So, what would YOU call any speech or event that practically bores you to death?

Wordapodia, Vol. 1

If you like Boroform, you really need to pick up a copy of Wordapodia, Volume One: An Encyclopedia of Real Fake Words, where you will find more than 250 other creative, fun Wordapods.

 

Boroform

Boroform (n)any speech or event that bores and/or annoys someone to the point of paralysis

 

Sample Sentence:  I tried to watch the political debate, but the deadly dull exchanges served as a kind of boroform.

 

Mastering the Wordapod

Which of the following—given the above definition—would you consider to be the most powerful type of boroform for you?

 

  • Political Debate
  • College Lecture
  • Romantic Comedy
  • Auto Racing
  • Bowling
  • Yard Work
  • Shopping
  • Talking With Your Spouse
  • Reality TV show
  • Your job

 

*************

To get your own signed copy of Wordapodia, Volume One: An Encyclopedia of Real Fake Words, please follow the links or simply email me:  Matt@tipofthegoldberg.com

To order my new (co-authored) book, please click here or send me an email for a personalized copy.

I know you're not usually a follower, but I hope you'll soon follow me on Twitter.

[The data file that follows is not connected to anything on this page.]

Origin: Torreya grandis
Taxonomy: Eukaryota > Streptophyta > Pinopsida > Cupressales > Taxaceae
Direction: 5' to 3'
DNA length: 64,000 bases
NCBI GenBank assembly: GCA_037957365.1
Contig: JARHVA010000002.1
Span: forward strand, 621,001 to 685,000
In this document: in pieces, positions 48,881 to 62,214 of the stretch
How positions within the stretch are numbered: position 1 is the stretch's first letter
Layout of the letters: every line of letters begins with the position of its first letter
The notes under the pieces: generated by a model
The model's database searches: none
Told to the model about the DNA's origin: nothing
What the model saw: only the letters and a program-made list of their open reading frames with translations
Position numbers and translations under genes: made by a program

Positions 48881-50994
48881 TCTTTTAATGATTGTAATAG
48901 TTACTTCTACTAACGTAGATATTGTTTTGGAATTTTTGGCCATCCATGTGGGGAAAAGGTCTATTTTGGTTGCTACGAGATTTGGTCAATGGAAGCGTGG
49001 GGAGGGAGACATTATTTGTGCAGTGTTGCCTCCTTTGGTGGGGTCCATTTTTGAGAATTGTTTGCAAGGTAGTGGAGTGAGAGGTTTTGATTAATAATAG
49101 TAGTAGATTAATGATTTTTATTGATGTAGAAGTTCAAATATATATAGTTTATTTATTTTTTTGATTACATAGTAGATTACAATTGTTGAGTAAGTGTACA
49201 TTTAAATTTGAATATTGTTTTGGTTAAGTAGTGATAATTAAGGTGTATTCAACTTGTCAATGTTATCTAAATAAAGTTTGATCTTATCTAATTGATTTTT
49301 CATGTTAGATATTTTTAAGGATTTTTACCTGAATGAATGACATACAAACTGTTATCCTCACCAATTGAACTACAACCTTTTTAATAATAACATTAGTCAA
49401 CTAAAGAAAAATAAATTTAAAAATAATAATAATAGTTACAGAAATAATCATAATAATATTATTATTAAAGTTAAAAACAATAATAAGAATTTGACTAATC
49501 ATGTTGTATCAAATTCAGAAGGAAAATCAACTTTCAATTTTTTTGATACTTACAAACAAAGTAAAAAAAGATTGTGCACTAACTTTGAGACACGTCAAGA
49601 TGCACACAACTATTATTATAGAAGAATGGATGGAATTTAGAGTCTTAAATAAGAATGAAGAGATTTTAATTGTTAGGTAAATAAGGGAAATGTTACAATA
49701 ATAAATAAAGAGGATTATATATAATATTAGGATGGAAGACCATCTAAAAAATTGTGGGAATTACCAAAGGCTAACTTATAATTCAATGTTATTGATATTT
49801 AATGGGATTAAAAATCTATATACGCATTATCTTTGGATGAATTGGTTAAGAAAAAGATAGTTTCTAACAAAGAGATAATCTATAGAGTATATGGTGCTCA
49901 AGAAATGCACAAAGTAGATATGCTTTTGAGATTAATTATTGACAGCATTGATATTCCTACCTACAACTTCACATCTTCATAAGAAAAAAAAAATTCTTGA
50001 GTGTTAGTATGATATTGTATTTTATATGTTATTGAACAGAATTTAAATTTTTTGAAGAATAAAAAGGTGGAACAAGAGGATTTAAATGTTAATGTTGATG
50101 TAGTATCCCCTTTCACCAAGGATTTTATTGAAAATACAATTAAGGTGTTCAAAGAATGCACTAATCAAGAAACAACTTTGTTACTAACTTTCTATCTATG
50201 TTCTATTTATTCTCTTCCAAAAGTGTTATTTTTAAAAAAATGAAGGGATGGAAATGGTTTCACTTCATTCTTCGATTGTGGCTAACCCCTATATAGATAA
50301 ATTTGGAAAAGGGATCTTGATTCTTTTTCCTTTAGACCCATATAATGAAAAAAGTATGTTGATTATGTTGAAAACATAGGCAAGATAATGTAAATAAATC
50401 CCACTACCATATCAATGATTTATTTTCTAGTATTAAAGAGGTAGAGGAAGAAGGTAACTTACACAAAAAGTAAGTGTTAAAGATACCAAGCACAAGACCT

My Facebook Fan page is right here.

CRAP I THINK OF WHILE MOWING THE LAWN – #14

Crap I Think of While Mowing the Lawn

(other than This Lawn Looks Like Crap)

 

Interesting, if not deep, thoughts often pop into my head while I’m doing battle with my lawn. And yes, I do battle with a non-gas, non-electric, old-fashioned push mower. An actual reel mower. And my mind tends to think of some semi-interesting crap while I push along.

 

Welcome to Volume 14 of Crap I Think of While Mowing the Lawn.

Mower and Statesman

FEELING MY AGE…THE DREADED SPEED LIMIT

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TIRISH – The Wednesday Wordapod

So, what would YOU call a newish language spoken by very tired people?

 

Wordapodia, Vol. 1

 

If you like “Tirish”, you really need to pick up a copy of Wordapodia, Volume One: An Encyclopedia of Real Fake Words, where you will find more than 250 other creative, fun Wordapods.

 

Tirish

Tirish (n) – the English language as spoken by very tired people. Some of the Asian and Arabic countries appear to also have derivatives of this language, and Tirish is beginning to be taught overseas at many secondary schools as an elective.

 

Sample Sentence:  While I strained to hear everything my beloved wife uttered, the Tirish she spoke was unintelligible.

 

So, How About…

Enter Frieda Wilmont, head of Slippery Slope College’s Unusual Languages Department. “Tirish is one of the leading languages of the future. I would estimate that 98% of all Americans speak it at one time or another, and almost everything under the sun is spoken about in Tirish. Our students learn important phrases such as Wama vulla loo—which depending on the inflection, could mean anything from: